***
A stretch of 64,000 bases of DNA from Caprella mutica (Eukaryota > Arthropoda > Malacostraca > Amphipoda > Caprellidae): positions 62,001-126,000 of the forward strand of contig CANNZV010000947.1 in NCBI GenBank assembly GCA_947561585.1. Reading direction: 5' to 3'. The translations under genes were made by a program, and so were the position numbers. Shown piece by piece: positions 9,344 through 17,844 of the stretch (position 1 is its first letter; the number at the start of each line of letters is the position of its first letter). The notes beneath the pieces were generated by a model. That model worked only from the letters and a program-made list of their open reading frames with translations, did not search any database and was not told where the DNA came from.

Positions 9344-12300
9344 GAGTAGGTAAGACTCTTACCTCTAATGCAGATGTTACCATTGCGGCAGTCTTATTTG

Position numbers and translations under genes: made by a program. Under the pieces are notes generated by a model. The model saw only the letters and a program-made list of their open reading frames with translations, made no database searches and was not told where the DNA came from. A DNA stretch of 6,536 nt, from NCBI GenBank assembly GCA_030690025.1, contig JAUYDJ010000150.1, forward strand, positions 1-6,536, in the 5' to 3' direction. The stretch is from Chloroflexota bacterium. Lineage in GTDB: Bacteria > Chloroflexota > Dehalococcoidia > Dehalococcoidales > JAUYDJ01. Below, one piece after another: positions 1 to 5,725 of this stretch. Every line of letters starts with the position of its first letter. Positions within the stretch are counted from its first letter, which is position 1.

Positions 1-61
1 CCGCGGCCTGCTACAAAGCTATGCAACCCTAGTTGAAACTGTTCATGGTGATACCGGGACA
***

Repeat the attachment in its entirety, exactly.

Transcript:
A stretch of 64,000 bases of DNA from Caprella mutica (Eukaryota > Arthropoda > Malacostraca > Amphipoda > Caprellidae): positions 62,001-126,000 of the forward strand of contig CANNZV010000947.1 in NCBI GenBank assembly GCA_947561585.1. Reading direction: 5' to 3'. The translations under genes were made by a program, and so were the position numbers. Shown piece by piece: positions 9,344 through 17,844 of the stretch (position 1 is its first letter; the number at the start of each line of letters is the position of its first letter). The notes beneath the pieces were generated by a model. That model worked only from the letters and a program-made list of their open reading frames with translations, did not search any database and was not told where the DNA came from.

Positions 9344-12300
9344 GAGTAGGTAAGACTCTTACCTCTAATGCAGATGTTACCATTGCGGCAGTCTTATTTG

Position numbers and translations under genes: made by a program. Under the pieces are notes generated by a model. The model saw only the letters and a program-made list of their open reading frames with translations, made no database searches and was not told where the DNA came from. A DNA stretch of 6,536 nt, from NCBI GenBank assembly GCA_030690025.1, contig JAUYDJ010000150.1, forward strand, positions 1-6,536, in the 5' to 3' direction. The stretch is from Chloroflexota bacterium. Lineage in GTDB: Bacteria > Chloroflexota > Dehalococcoidia > Dehalococcoidales > JAUYDJ01. Below, one piece after another: positions 1 to 5,725 of this stretch. Every line of letters starts with the position of its first letter. Positions within the stretch are counted from its first letter, which is position 1.

Positions 1-61
1 CCGCGGCCTGCTACAAAGCTATGCAACCCTAGTTGAAACTGTTCATGGTGATACCGGGACA